The Internet Is Ruining Our Lives, And Here’s Why
Sure, the Internet is a modern marvel.
It allows us to communicate instantly with people across the globe, has generated millions of jobs, and even helped to foster revolution, but some reports suggest that beneath all the benefits of the Internet it’s slowly but surely making our lives worse.
So before you say “fuck that” and go back to live-tweeting your game of Fallout between YouPorn sessions, have a read of this…
Young Men Can’t Have Normal Sex Lives Because Of Unrealistic Standards In Pornography
You might think cracking one off to all that porn twice a day is fine but, if you’re between the ages of 12 and 20, your brain is going through its period of greatest neuroplasticity, a time when the patterns and behaviours that you engage in can become hardwired for life.
Porn, with its unrealistic portrayal of sex (where are all the gaps where they have a sip of water and catch their breath?), inevitably leaves young men unsatisfied with the reality of what goes on between the sheets.
The fact that lads are wanking alone in their bedrooms to pornography in which dead eyed robots fuck each other with no love or compassion can lead to misguided ideas of sex and relationships, while also promoting unrealistic body image.
The result is that young men will develop lifelong sexual pathology and be more likely to engage in riskier sexual behaviours, which are fine in moderation but not when it’s an addictive compulsion.
How many times has the Internet ruined your enjoyment of a film, TV show or book because some cretin on Facebook insists on posting reviews of every aspect of his life? It’s endemic, right?
Facebook needs to add a Newsfeed feature that allows you to block certain words like “Star” and “Wars”. In fact, Google have gone so far as to develop a Chrome extension that warns you when you’re about to enter sites that may contain mentions of Star Wars. It’s a bit shit though, unfortunately…
Google Is Replacing Our Memories
Don’t worry, Google isn’t gaining access to our memories somehow like Tyrell Corp in Blade Runner and supplanting our memories with images urging us to buy a particular product or watch a movie… Wait, hang on, no wonder I keep eating McDonald’s and watching Adam Sandler movies!
In actual fact though, our memories are getting shitter as we increasingly rely on our computers to remember information like phone numbers and the date of the Battle of Hastings (1066 – didn’t even have to look it up).
One study even claims that, instead of remembering information, we’re remembering where exactly we accessed it online. Still, it might actually free up our brains to think of other ideas, only time will tell. Just don’t expect to win at Trivial Pursuit this Christmas unless you’ve got your phone handy.
Facebook Is Addictive
What’s the longest you’ve gone without logging into Facebook? One day? Two days? Most Facebook users would probably rarely be away from it even for that long.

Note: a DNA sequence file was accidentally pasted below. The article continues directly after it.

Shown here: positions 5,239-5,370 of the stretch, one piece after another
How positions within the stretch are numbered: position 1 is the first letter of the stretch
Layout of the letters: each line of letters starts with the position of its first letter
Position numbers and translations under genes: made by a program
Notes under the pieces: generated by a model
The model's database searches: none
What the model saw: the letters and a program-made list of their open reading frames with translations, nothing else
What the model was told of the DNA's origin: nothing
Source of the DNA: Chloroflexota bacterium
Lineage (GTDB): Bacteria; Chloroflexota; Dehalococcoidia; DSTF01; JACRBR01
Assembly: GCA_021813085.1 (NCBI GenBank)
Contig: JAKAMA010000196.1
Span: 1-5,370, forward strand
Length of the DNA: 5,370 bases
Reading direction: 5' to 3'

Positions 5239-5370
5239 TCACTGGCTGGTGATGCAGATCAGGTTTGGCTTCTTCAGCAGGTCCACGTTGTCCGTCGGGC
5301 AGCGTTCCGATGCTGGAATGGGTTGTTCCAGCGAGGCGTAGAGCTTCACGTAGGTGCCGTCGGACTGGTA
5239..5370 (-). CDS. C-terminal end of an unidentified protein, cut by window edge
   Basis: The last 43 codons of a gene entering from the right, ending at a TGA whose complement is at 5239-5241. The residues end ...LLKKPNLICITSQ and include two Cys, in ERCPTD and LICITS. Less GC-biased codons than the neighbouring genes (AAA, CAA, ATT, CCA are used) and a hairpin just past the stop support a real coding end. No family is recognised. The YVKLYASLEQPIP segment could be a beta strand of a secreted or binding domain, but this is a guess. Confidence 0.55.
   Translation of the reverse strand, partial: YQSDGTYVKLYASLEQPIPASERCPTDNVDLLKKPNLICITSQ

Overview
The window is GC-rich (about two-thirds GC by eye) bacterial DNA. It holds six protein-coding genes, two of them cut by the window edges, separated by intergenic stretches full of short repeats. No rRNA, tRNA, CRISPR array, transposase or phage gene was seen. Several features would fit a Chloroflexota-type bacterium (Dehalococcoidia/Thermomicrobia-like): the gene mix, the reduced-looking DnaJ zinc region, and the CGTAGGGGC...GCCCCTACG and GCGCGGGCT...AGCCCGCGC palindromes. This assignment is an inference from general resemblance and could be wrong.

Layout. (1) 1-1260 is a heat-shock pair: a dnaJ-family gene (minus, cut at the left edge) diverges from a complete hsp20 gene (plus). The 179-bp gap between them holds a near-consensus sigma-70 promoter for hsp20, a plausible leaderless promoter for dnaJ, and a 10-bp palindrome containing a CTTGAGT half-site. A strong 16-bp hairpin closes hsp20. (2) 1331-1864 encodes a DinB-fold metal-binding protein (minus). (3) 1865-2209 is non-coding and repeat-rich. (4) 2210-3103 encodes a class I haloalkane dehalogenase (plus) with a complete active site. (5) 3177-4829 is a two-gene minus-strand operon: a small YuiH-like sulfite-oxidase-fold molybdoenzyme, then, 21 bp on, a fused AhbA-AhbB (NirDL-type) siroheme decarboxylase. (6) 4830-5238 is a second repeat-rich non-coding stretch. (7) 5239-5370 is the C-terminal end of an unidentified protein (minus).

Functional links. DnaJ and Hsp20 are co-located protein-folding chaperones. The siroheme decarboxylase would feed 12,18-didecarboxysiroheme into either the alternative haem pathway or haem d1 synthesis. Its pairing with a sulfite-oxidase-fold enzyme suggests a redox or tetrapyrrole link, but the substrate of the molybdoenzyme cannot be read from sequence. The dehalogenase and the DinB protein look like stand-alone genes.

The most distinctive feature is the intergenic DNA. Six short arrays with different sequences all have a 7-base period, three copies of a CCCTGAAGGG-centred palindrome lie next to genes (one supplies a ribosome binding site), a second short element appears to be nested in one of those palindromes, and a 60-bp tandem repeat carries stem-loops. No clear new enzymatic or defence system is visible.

From experience, my longest periods away from that blue loveliness is when at a music festival with a dead phone – there’s definitely something rewarding in checking in on that hungover Monday to see a stockpile of comments and messages, like injecting calming nicotine directly into your eyeballs.
According to one study this is indicative of Internet Use Disorder, which causes people to become anxious and jittery when not online – “My name’s Stuart and I’m an internet-aholic”.
It’s Also Making Us Depressed
I don’t think it needed a study to confirm that use of Facebook is associated with jealousy, social tension isolation and depression.
Anyone who’s ever had to wade through the fake self-promoting status updates of the perennial winners from friends in their Newsfeeds (whose Facebook page is in no way a reflection of their real lives) or witnessed the attention-seeking thinly disguised putdown (usually begins with “some people pretend their your mates”, etc), will know that is basically all Facebook is.
Is it any wonder that this Belgian study claimed that people who socialised more on Facebook than in real life reported less life satisfaction?
A recent study concluded that frequent users of Facebook were more likely to be accepting of a post that contained racist content.
The researchers set up a fictitious account belonging to a young white guy named Jack Brown and then asked participants to rate how likely they were to agree with his statements. The posts ranged from claiming white people were superior to blacks, that white people were victimized by society, and a final one which promoted a non-racist stance where Jack detailed examples of anti-black prejudice that he had witnessed.
The results concluded that the more frequent Facebook users were more accepting of the racist messages, which suggests that frequent Facebook users (ie. most of us), are more racist. Or, more likely, it means that we see such a dearth of hateful wanker content online that we tend to just ignore it, knowing full well that it’s just the work of some jilted cretin spouting nonsense because he’s insecure and probably has a tiny cock.
It Spreads Extremism
It doesn’t take Reich Minister of Propaganda Herman Goebbels to see that the Internet, with its billions of users, anonymity and cheapness is basically the perfect propaganda machine.
Groups like ISIS, Al-Qaeda and One Direction have been using it expertly to spread hate and extremist views that directly influence the shape and political outlook of our societies, and pop charts.
In 2011, the UK government claimed that the Internet has radically changed the speed and effectiveness with which extremists can radicalize people in Britain. Meaning you don’t need to go to a White Supremacist meeting, or travel to an ISIS training camp to spread hate – you just switch on your laptop.